Alternative Diplomacies: Writing in Early Twentieth-Century Shanghai, Istanbul, and Beyond
CitationXiang, Alice. 2017. Alternative Diplomacies: Writing in Early Twentieth-Century Shanghai, Istanbul, and Beyond. Doctoral dissertation, Harvard University, Graduate School of Arts & Sciences.
AbstractThis dissertation presents rich grounds for comparison between Chinese and Turkish literary contexts in the early twentieth century, an academic dialogue which has hitherto been nearly non-existent. Writers in these two contexts were faced with comparable challenges and stimuli: the turbulent end of a once-glorious empire, accompanied by a profound cultural crisis along with radical modernisation and nation-building efforts. Meanwhile, these processes of change unfolded in particularly fraught ways in the cosmopolitan crucibles of Shanghai and Istanbul, cities which respectively embodied the complex contradictions of Chinese and Turkish modernity. By examining the work of literary figures who were shaped by their experiences of Shanghai/Istanbul —such as Kang Youwei, Nazım Hikmet, Shao Xunmei, Halide Edib, and Lin Yutang— this dissertation presents such figures as groundbreaking synthesisers of a stunningly cosmopolitan range of intellectual and cultural resources across ‘East’ and ‘West’. In addition, this project positions these writers as ‘alternative diplomats’: from explicit critiques of western-centric power politics and diplomatic norms, to fictional narratives offering boldly re-imagined transnational networks and solidarities, I explore the ways in which these figures were deeply engaged in the creation of alternative discourses to official inter-state diplomacy. Through the supple and charismatic medium of literature, they endeavoured to influence broad reading publics, and to fashion new horizons of possibility for cross-cultural reflection and dialogue. By forming literary and ‘diplomatic’ linkages across Shanghai and Istanbul —and thus, in a larger sense, China and Turkey— this dissertation seeks to re-frame the landscape of early twentieth-century literary cosmopolitanism as well as international affairs.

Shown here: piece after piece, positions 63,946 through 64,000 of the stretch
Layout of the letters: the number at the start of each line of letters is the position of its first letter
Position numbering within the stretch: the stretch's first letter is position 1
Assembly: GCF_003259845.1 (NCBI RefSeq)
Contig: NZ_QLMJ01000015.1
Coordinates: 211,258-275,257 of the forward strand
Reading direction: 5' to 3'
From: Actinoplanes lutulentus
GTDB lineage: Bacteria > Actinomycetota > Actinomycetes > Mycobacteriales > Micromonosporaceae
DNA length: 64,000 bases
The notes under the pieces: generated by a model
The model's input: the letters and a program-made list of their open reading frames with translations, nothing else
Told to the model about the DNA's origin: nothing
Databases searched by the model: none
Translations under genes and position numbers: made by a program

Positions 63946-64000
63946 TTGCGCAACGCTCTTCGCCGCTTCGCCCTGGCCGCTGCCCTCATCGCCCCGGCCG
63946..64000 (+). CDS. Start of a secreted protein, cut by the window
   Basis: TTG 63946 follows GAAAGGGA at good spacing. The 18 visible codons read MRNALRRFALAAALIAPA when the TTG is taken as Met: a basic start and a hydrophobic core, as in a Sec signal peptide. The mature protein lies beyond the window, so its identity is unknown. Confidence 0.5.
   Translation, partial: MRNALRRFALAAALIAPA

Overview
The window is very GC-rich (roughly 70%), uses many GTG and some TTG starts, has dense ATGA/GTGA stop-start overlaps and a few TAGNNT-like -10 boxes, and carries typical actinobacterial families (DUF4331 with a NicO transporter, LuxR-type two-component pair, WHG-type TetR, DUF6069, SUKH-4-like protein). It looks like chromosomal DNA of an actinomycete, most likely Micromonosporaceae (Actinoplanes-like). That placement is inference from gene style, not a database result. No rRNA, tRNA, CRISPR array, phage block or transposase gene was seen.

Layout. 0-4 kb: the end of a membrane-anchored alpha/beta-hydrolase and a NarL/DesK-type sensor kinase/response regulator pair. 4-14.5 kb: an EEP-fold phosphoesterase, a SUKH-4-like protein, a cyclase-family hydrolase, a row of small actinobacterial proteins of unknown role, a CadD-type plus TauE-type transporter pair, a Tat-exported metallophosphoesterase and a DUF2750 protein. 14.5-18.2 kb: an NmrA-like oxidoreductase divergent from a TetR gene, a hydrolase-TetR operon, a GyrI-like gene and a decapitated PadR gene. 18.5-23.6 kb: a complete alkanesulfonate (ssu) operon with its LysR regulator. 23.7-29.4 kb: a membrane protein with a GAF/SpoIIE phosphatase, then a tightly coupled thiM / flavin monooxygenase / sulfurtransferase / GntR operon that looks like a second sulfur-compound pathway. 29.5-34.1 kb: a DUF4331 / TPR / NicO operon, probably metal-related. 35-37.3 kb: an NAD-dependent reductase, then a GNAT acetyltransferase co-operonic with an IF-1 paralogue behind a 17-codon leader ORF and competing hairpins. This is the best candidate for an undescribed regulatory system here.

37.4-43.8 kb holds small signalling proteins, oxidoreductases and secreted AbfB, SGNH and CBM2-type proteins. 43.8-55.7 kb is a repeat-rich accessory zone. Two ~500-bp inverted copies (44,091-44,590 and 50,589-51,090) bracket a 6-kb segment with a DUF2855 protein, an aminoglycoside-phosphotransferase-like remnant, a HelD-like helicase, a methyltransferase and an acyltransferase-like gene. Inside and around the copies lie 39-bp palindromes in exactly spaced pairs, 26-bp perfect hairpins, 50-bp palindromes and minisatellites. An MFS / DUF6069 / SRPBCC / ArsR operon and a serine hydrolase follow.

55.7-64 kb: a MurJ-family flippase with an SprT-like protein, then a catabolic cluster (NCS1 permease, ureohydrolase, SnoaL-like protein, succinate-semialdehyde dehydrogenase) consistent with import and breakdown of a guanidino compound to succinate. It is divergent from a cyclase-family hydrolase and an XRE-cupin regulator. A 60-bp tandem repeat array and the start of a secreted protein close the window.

Citable link to this pagehttp://nrs.harvard.edu/urn-3:HUL.InstRepos:41140229
- FAS Theses and Dissertations